From the E-Mailbag…

Tim Davis writes…

A few days ago Fred Hembeck noted on his Facebook page that NBC would be showing Mr. Magoo's Christmas Carol. Rather than sit through any commercials, I did what I do every year: I pulled out my Laserdisc copy and gave it a play. Soon people were posting that the network had butchered it (Gotta fit in those 27 Old Navy spots!). If you look on IMDB there is a lot of comments from people who swear there was at least one more scene, right down to quoting "dialog!" Now, I know that what I personally saw way back in '62 is what's on my Laserdisc and others on the comment page confirm this. However, there is one tale, probably apocryphal, concerning the music. Here I copy directly from the "Did You Know" section of IMBD's MMCC page:

"The composers Bob Merrill and Jule Styne offered a song titled 'People' for the score but the animation had already been completed and it was too late to include it. Instead, they added it to the score of a Broadway musical they were writing called Funny Girl where it became the first of many hits for the star, Barbra Streisand."

Any idea if this is true? If it is I can imagine Ms. Streisand's career would have been more than a little bit different without "People" as a signature tune!

I sure doubt it. The authorized biography of Jule Styne doesn't say that. In Jule: The Story of Composer Jule Styne by Theodore Taylor, it says of the writing of Funny Girl, the song was inspired by some lines of dialogue in the book (script) by Isobel Lennart about "a very special person." Then it says, "Jule turned to his collaborator Bob Merrill, 'You told me the other night to work on [the lyric] "a very special person." I think I've got a helluva melody for it.'…'Great,' Merrill yelled. 'But now it's not gonna be just a "special person." Listen.' Then he ad-libbed, while Jule played the melody again: 'People, people who need people'…The song 'wrote' in thirty minutes…" I don't know why that story exists if the song was written two years earlier for something else.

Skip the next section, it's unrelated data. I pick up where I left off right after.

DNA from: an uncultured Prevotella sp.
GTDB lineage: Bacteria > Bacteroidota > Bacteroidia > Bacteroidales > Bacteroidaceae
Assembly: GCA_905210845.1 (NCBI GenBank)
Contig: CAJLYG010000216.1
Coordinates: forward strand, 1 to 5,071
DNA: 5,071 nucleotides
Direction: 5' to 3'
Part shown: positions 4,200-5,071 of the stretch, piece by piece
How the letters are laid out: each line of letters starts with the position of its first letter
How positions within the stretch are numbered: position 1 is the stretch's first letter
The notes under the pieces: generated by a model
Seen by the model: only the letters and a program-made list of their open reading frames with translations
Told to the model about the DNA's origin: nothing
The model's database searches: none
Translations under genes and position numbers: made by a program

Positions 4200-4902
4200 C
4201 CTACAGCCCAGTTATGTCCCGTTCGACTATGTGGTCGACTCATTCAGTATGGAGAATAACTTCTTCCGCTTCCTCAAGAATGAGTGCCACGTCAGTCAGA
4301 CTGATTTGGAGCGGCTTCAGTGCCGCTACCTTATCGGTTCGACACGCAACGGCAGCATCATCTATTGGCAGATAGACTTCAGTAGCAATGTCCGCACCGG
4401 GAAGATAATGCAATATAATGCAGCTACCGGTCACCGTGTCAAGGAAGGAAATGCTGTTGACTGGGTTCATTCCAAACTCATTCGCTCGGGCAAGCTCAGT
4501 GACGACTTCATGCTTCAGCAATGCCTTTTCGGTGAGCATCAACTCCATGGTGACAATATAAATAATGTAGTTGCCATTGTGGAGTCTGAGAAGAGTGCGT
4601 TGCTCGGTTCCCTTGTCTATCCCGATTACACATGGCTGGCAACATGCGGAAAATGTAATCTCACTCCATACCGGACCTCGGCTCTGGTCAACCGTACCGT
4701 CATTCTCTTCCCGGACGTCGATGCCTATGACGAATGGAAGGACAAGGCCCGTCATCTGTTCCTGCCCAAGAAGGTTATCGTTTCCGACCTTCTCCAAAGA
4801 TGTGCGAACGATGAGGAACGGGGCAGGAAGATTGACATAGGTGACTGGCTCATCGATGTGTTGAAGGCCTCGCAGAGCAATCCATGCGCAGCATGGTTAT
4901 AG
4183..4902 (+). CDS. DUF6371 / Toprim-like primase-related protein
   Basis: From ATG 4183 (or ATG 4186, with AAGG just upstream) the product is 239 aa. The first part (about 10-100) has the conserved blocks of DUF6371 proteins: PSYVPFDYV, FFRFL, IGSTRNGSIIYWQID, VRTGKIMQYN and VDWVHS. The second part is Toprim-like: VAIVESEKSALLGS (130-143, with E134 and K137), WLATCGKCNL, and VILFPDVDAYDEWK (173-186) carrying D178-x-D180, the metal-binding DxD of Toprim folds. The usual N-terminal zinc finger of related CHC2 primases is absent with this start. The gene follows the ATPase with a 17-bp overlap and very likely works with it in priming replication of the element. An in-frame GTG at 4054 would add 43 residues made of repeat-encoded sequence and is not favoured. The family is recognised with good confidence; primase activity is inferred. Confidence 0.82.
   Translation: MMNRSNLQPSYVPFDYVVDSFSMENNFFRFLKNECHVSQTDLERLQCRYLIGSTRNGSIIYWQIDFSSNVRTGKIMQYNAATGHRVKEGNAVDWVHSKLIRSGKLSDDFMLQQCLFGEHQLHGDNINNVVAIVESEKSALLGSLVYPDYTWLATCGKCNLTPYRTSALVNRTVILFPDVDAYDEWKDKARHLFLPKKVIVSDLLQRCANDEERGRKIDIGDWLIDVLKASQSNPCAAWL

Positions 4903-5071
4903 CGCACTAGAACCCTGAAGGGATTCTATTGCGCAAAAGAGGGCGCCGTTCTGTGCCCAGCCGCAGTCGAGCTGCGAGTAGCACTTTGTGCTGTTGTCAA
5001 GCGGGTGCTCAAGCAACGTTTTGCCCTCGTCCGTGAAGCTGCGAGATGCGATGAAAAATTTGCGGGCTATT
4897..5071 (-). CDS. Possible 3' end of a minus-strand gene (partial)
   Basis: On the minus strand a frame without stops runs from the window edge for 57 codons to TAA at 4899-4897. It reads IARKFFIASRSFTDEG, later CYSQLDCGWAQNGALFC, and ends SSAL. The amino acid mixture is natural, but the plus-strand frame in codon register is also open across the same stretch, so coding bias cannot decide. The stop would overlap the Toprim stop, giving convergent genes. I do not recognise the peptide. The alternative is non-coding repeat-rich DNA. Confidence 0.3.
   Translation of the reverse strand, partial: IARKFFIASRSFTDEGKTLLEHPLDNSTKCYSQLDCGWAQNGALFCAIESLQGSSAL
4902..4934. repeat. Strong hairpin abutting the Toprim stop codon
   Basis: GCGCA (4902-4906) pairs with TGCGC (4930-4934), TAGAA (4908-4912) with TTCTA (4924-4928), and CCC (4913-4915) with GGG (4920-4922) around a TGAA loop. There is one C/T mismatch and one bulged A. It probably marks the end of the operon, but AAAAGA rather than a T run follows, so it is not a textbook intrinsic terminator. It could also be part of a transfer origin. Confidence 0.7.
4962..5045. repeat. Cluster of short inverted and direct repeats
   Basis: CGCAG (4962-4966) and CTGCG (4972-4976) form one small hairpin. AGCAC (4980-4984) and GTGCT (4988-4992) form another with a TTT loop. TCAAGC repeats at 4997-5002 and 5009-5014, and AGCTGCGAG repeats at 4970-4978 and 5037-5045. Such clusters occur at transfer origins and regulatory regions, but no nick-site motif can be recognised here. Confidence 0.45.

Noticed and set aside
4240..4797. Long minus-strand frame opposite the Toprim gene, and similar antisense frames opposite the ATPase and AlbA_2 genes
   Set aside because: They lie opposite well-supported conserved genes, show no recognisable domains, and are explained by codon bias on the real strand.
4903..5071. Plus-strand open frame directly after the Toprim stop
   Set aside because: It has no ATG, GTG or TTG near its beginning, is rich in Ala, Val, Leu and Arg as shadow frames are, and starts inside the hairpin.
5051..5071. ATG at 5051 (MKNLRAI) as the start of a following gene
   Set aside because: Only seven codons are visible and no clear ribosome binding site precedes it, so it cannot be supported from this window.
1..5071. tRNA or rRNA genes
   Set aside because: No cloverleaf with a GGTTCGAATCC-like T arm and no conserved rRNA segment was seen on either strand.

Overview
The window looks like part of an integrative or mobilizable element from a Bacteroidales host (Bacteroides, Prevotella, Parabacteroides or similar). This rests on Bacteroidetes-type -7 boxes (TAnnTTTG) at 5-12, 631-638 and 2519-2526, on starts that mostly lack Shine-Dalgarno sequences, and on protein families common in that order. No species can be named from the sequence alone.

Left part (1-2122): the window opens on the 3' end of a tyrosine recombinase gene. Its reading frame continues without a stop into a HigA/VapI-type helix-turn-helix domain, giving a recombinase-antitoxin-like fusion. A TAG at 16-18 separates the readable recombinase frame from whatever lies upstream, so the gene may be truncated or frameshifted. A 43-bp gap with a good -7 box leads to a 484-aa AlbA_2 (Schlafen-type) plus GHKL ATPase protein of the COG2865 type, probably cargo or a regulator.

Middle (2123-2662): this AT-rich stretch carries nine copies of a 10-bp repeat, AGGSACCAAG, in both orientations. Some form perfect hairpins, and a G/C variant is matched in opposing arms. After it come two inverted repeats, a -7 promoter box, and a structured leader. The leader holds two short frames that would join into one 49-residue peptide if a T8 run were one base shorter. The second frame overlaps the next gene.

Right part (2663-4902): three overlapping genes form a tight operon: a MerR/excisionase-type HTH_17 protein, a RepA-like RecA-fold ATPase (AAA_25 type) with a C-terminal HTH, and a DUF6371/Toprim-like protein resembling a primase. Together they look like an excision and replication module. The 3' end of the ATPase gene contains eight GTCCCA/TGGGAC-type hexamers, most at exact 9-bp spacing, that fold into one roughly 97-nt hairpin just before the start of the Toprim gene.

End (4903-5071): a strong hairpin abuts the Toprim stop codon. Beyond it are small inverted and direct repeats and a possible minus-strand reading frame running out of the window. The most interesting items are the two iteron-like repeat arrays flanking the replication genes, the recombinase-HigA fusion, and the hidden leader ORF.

Also, the story of it being done for Magoo doesn't make a lot of sense. All of the songs had to be finished and recorded long before "the animation had already been completed." Jule Styne at least was at the recording session and he had to have known that anything that wasn't done at that stage had no chance of getting in. Now, if the claim was that Merrill and Styne had written it for Magoo before that session and there was a decision made not to use it in the first place…well, that at least could make some sense. On the other hand, if that had been the case, I think it would have been a very famous anecdote. Writers and composers love it when something gets rejected in one venue and is a huge hit in another.

I haven't consulted my copy of Darrell Van Citters' magnificent book on Mr. Magoo's Christmas Carol because I'm not sure where my copy is. But I don't recall it being mentioned in there…and if Darrell didn't uncover proof of that, it didn't happen.